Learning and Skills Council chief executive Mark Haysom has resigned over the body’s troubled college building programme.
Mr Haysom said he was pre-empting the findings of the Government-commissioned report into the construction scheme. Former Audit Commission chief executive Sir Andrew Foster is investigating the LSC project’s £3 billion funding shortfall.
The Government conceded earlier this month that just eight colleges had been given the go ahead for construction. A further 71 were in limbo, despite having secured approval in principle from the LSC.
Mr Haysom said: “During my five and a half years in this role, one of the things that I have been most proud of is our college re-building programme. Thanks to the investments we have made on behalf of the Government we have been able to change the face of further education in towns and cities across England.
“It is then with huge regret that I have reached the conclusion that, because of the well-publicised difficulties with that programme, I should now announce that I am stepping down from my role as chief executive.”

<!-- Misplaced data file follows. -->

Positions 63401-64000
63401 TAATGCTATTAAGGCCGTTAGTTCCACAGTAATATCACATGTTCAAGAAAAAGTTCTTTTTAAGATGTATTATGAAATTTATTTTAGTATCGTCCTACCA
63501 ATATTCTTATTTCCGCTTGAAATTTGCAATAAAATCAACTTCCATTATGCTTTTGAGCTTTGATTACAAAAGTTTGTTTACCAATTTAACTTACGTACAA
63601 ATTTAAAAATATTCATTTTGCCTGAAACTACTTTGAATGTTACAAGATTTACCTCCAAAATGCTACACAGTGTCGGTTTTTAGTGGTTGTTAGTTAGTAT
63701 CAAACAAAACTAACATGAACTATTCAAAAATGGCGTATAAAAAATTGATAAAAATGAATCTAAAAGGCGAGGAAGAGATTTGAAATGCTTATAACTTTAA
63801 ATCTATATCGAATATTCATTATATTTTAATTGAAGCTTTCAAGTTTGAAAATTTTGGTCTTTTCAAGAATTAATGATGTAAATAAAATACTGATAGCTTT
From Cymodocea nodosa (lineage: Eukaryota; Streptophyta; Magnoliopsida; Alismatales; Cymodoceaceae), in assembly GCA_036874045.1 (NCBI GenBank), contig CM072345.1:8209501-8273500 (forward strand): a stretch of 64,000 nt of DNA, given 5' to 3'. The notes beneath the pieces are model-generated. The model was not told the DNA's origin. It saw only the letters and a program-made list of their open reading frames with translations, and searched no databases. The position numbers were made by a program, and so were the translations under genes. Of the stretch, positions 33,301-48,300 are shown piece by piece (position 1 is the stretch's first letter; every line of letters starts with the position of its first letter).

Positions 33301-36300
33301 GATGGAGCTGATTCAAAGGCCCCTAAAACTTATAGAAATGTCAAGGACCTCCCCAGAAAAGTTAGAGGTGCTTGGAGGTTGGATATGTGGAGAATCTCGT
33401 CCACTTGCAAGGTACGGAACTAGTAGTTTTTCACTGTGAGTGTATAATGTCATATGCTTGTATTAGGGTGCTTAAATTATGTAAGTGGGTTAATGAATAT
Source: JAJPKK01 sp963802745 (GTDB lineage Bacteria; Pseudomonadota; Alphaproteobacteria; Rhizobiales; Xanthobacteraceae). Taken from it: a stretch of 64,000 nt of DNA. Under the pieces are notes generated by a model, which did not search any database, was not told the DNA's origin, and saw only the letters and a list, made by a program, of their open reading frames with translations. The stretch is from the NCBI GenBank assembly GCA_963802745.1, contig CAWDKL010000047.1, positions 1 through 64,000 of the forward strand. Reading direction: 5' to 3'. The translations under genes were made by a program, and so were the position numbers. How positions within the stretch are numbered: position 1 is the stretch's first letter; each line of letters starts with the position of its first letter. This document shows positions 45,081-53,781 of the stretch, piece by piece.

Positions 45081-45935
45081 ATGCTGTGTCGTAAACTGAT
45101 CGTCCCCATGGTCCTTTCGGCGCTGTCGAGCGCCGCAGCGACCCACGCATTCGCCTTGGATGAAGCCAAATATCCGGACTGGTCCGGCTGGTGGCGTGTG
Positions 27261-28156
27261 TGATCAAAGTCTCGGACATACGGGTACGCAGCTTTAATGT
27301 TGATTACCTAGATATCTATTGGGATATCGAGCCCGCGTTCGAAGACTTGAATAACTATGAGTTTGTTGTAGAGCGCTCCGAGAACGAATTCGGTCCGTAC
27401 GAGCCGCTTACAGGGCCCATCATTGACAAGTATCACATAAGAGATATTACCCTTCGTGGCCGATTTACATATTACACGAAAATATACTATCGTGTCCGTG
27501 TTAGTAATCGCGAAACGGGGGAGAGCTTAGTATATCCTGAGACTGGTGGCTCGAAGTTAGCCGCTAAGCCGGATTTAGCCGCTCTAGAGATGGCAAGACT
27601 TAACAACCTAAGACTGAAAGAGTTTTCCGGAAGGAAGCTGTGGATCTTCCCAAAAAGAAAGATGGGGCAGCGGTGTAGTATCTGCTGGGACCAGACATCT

He added: “Sir Andrew Foster has been asked to prepare a report on the college capital programme. I don’t need to wait for that report to be published before making my decision because it will, I’m sure, confirm what I now know – that there have been failures in the way that the LSC has managed the programme.
“No matter where those mistakes have been made, and no matter how many people have been involved in the capital programme, as the chief executive of the LSC I am, of course, finally accountable. That is why I have made my decision to step down at this time.”
Mr Haysom has been in his role for five-and-a-half years. He will walk away with about than £103,000 as payment of six months’ notice in line with his contract.
However, he is understood to have foregone a payment of up to £250,000 that he would have been entitled to when the LSC is dissolved in 2010. He will also not receive any bonus payment in relation to performance in the year to March 2009, which could have been worth up to £46,763.
The LSC has appointed Geoffrey Russell – who recently retired from KPMG, where he was a partner in the accountancy’s Public Sector Financial Management Advisory Practice – as acting chief executive.